“Post-Truth” – the intimate world of Street Kids, Selfies and Social Media as observed by Artist, Alex Hain
an exhibition of paintings and sketches by Alex Hain.
Dundas Street Gallery, 6a Dundas Street, Edinburgh EH3 6HZ
23 – 28 June, 2017, open daily 10am – 5pm. http://www.alexhain.com
There must be oil, acrylic and pencil lead flowing through the veins of Alex Hain as both his parents went to Art College – he shares a studio with his father, Rob Hain, who specialises in colourful, animation-style prints of Scottish scenes.
Alex is clearly a talented, refreshingly exciting, young artist from the Scottish Borders with quirky, comical observations on today’s cool, contemporary Youth “Yoof” culture. This exhibition, entitled Post-Truth (Word of the Year 2016 and Trump’s fave saying), is an interlinked series of portraits and figurative studies, illustrating the global craze of the Selfie in oil on canvas.
Here is the twittering, symbolic, shorthand manner of communication through #hashtag, SnapChat and Instagram, where today’s teenagers share, by text and photograph, the most intimate details of their life and loves on social media.
Walk around the Dundas Street Gallery to observe a truthful snapshot of the new kids on the block, wild girls out on a Saturday night, cheeky chavs with their back-to-front baseball caps and hoodies, and brash, street wise guys partying down the pub, drinks in hand.
There’s a great sense of filmic movement and energy in such works as “#Lads,” three guys showing off with gleeful gestures and grimaces, and three blondes as high kicking clubbers, posing for the camera lens in the Ladies Loos.
Subjects range from the playful to the political: as well as these vibrant oil paintings depicting the fun and frolics of modern social life, there are simple, black and white caricatures such as “#Jungle”, showing the fear and confusion on the face of a migrant child, perhaps at the Calais camp.
“#Legs” shows the tall, skinny limbs of (faceless) migrant parents with their two tiny toddlers, staying close to Mum and Dad. Their slightly distorted facial features reflect a sense of sadness and loss in this new alien environment, far from home.
These are reminiscent of the evocative images by Joan Eardley who was fascinated by the poor, grubby, mischevious kids playing outside her studio in Townhead, Glasgow in the early 1950s. As she wrote,
“I like the friendliness of the back streets, which mean almost entirely screaming, playing children … the noise of children”. She concentrated on drawing the large Samson family (12 children) focusing on their hand-me-down clothes, cross-eyed girls with messy hair, as well as the urban squalor of this neighbourhood, living in slum tenements with graffiti walls.
Alex is also fascinated by capturing an incisive glimpse of today’s cool kids whose behaviour, looks and language are led by the fast changing, Internet-driven, global life and times of the Millennial generation. This is a bold, unique painterly vision and, like Eardley, Hain is a true social commentator through his art.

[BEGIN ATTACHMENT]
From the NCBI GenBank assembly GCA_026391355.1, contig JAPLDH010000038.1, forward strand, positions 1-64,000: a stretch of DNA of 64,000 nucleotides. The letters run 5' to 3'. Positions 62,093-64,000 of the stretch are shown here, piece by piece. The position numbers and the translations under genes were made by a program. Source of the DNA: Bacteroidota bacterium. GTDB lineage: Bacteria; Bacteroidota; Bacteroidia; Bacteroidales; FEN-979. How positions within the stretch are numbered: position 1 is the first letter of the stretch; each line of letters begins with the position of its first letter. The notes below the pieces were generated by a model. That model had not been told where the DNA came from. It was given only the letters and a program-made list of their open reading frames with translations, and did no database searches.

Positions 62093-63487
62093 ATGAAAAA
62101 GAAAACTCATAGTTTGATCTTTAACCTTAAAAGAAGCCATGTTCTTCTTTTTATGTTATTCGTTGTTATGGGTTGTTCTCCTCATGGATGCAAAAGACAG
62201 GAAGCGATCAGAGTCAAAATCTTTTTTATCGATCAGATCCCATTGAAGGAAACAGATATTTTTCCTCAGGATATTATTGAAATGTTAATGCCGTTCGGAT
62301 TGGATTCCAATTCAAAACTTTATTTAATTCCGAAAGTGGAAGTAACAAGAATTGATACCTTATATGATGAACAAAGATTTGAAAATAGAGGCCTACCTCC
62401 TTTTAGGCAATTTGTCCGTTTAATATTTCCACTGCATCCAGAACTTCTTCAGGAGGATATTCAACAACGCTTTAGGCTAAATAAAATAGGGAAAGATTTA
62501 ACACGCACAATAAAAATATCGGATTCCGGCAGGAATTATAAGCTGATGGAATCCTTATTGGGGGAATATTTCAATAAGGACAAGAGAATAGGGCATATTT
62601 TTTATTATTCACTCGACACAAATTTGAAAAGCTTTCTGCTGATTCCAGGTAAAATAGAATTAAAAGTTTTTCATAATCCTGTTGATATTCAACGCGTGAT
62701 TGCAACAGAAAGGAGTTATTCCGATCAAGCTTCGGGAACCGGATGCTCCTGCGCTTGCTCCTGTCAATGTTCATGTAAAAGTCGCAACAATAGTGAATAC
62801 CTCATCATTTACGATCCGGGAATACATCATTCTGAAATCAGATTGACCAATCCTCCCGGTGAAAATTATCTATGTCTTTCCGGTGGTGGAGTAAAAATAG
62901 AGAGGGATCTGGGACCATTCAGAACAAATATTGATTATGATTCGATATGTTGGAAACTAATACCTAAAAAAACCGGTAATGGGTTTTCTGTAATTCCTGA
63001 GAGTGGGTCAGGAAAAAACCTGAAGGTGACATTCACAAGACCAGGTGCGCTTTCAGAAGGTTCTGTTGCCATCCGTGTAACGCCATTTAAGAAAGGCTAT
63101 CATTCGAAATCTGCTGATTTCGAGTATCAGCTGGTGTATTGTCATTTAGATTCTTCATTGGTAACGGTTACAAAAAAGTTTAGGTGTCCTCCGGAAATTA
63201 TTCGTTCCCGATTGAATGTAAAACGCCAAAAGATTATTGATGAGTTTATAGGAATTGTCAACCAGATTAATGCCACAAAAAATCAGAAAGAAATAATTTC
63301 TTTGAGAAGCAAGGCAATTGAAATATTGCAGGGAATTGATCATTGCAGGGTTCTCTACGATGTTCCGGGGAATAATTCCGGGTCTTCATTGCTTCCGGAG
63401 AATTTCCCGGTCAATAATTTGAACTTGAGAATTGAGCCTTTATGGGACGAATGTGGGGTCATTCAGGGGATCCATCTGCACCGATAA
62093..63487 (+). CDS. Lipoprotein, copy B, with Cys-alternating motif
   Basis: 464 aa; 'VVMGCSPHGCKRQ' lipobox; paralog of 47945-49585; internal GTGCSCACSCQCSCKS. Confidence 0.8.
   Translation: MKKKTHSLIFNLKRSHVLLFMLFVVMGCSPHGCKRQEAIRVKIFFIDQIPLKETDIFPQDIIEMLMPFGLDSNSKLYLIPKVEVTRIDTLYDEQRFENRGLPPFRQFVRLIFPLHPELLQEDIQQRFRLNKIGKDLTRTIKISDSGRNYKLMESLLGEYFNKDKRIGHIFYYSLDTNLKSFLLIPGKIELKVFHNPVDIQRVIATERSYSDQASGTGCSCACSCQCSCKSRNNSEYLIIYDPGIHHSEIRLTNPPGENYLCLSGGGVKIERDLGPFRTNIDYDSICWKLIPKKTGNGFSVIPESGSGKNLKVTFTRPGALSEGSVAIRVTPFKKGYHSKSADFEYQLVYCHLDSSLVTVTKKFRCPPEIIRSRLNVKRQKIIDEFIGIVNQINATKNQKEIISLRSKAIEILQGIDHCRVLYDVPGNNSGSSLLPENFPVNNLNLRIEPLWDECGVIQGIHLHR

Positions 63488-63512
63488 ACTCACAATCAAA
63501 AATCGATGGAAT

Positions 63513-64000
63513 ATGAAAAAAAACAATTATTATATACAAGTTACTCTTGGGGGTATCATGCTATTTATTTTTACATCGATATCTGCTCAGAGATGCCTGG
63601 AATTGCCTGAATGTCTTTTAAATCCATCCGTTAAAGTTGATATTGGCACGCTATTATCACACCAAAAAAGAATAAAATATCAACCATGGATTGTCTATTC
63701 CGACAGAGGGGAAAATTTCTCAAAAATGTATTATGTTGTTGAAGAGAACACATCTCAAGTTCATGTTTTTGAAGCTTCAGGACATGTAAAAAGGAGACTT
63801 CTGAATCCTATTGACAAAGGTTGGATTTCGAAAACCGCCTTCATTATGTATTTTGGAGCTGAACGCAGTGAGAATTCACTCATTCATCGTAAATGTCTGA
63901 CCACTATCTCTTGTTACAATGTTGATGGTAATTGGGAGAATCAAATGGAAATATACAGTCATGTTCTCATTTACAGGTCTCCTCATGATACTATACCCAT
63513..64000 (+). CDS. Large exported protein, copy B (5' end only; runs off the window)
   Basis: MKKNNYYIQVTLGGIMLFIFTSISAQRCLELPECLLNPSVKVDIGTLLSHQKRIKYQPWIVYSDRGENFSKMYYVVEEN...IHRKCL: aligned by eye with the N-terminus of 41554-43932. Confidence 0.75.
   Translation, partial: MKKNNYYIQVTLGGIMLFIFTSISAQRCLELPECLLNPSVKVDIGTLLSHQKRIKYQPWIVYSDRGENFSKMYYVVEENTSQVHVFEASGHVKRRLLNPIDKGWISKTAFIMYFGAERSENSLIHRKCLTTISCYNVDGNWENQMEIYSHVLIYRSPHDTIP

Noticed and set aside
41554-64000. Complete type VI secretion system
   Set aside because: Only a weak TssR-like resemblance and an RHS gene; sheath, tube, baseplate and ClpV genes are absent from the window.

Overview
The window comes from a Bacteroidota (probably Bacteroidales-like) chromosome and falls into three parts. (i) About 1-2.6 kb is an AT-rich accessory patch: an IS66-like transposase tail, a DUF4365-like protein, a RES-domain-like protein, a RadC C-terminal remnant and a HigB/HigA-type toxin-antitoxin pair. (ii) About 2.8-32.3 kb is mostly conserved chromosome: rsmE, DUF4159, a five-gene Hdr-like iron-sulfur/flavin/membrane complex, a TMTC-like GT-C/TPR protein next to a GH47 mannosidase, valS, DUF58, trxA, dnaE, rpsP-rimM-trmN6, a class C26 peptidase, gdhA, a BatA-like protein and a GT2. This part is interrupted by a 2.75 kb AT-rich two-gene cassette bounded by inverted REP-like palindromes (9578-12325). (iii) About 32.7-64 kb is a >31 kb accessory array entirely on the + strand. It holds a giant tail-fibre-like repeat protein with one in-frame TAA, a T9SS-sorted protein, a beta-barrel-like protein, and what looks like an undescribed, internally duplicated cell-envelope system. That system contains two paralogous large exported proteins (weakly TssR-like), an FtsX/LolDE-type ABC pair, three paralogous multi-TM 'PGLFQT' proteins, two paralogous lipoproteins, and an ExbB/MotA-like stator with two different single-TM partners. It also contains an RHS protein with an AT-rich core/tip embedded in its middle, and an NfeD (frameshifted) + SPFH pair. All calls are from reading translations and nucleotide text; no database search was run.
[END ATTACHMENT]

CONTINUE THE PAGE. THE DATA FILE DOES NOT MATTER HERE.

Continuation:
If there was an urban pop soundtrack to this inner city lifestyle, it would be a rousing, raucous rap by Tinie Tempah, Will.i.am or Eminem: perhaps a flavour of hip hop, gangsta tunes could be played in the gallery to capture the musical mood and beat of the street.
Girls Like – Tinie Tempah (featuring Zara Larsson)
Now everyone I go people want a photo
I could make a honey give away her last rolo
Then I say sure, yo, you know how I roll
All the girls like I know what boys like
I know what they want
They want that good thing
They wanna get some
(All the girls like)
I have just returned from a fabulous, leisurely voyage on board the gleaming, glamorous new Silver Muse. Setting off from Villefranche, near Nice, the ship circumnavigated all around the Italian coastline to sail into Venice for a magical three day stay during the Venice Biennale. The six week itinerary covered no less than nine countries around the Mediterranean, Adriatic and Ionian Seas.
Back home this week just in time to visit the Dundas Street Gallery for a new exhibition, “Tranquil Destinations”, by Jamie Primrose who takes us on a sunny Continental journey.
In recent years, (amongst a diverse range of places), Primrose is renowned for his meticulous cityscapes, capturing the historic architecture of Edinburgh, but also the scenic beauty of the East Lothian where the beach meets the sea beneath a stormy sky.
So where has he travelled this time? The French and Italian Rivieras – Cote d’Azur, Cinque Terre, Liguria, Provence – Tuscany and the incomparible city of Venice.
As you step through the door, one of the first paintings you will see is of Portofino, a charming town which curves around a half moon bay, the harbour lined by super yachts, motor launches, ferries and fishing boats, beside a row of shops, bars and restaurants.